Do you know of good examples of software handling damaged backups? We’re not sure where the damage is from, but if it was from Data degradation during storage, the article describes how some filesystem types such as ZFS, Btrfs and ReFS have protections. I see NAS vendors claiming bit rot protection, but I don’t know what it is. WIP Add par2 parity files and auto repair to backends #3879 possibly will emerge someday to give more redundancy at the Duplicati level, but for now there’s a dependency that storage is reliable. Any errors are audited by download and verification which isn’t particularly quick so default sample size is small, but it can be raised as much as tolerable by using

  --backup-test-samples (Integer): The number of samples to test after a
    backup
    After a backup is completed, some (dblock, dindex, dlist) files from the
    remote backend are selected for verification. Use this option to change
    how many. If the backup-test-percentage option is also provided, the
    number of samples tested is the maximum implied by the two options. If
    this value is set to 0 or the option --no-backend-verification is set, no
    remote files are verified
    * default value: 1

v2.0.4.11-2.0.4.11_canary_2019-01-16

Added test percentage option, thanks @warwickmm

  --backup-test-percentage (Integer): The percentage of samples to test after
    a backup
    After a backup is completed, some (dblock, dindex, dlist) files from the
    remote backend are selected for verification. Use this option to specify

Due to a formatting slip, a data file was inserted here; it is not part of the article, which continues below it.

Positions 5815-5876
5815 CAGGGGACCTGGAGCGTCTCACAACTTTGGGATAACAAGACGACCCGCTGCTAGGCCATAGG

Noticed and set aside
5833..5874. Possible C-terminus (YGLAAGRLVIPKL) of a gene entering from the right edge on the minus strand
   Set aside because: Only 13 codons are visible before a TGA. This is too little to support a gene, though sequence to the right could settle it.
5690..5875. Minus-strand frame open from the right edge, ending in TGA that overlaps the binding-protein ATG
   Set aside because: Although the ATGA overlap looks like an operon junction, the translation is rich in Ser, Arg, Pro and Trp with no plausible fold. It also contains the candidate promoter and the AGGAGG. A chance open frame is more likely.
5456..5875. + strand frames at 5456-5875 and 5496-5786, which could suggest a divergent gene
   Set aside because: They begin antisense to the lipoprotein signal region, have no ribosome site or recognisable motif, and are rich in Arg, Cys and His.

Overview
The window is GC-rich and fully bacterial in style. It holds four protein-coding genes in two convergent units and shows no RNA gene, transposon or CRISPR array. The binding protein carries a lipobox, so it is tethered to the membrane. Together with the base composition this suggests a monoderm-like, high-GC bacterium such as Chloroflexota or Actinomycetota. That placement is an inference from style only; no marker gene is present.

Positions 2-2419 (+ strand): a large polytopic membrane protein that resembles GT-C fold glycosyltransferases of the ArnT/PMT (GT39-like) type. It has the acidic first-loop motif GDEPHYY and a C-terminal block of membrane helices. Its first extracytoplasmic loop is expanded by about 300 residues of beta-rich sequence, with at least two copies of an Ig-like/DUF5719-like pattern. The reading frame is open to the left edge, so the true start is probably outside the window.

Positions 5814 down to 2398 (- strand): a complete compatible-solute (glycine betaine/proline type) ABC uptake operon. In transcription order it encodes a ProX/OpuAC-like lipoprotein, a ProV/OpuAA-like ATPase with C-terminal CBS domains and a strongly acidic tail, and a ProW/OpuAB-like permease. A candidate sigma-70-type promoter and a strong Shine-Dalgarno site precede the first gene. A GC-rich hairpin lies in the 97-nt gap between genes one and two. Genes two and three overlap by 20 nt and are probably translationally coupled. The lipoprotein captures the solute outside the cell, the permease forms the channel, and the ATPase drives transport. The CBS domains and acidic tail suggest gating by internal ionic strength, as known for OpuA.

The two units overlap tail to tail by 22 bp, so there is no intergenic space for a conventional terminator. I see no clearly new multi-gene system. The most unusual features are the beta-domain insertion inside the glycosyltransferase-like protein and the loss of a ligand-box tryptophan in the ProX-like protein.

the percentage (between 0 and 100) of files to test. If the
    backup-test-samples option is also provided, the number of samples tested
    is the maximum implied by the two options. If the no-backend-verification
    option is provided, no remote files are verified.
    * default value: 0

Some cloud storage providers scan their own files for bit-rot issues, and some allow downloading an object hash instead of the actual whole object, which may allow for much faster verification someday.

But the question is how to recover from a damaged backup? Fixing the --rebuild-missing-dblock-files option (or finding out how to use it if use is wrong) would be a start, but data redundancy is designed low, with a given default 100 KB source file block stored only once, and newer uses get deduplicated.

Block-based storage engine describes the design move away from the historical full/incremental idea. There isn’t a traditional concept of full to do on demand. There are only blocks, which might exist by previous backup (in which case changes are uploaded), or might not (in which case all are uploaded).

How the backup process works describes it in more detail, including how deduplication reuses blocks.

Creating a new manual full backup (if concept of full backup were introduced) would at least add more copies of source data, but would complicate the reference scheme which is already slow and complex.

General best practice for those who highly value their data is multiple backups done very differently, so program bugs, destination issues, etc. are mitigated by redundancy. Test backups well, even for a total loss of source system. Relying on Beta software is risky, and Canary varies between worse and better.

No, I don’t. But in my experience with Duplicati the rate of backups that end up damaged is very high, and this is not normal for a end user.

You gave nearly ten approaches, but the only one that I can easily follow is to avoid upload throttle option. Unfortunately, if I have well understood, once the damage is done, deleting such option doesn’t solve the issue.

The other hints are out of my reach, mainly because the time. I have a normal life with limited (even cognitive) resources, and I don’t understand a lot about logs, exadecimal editors, and how to identify a damaged file among thousands.

So, the simplest thing a user lke me can do is to delete a backup and start a new one. As long as a new damage occurs.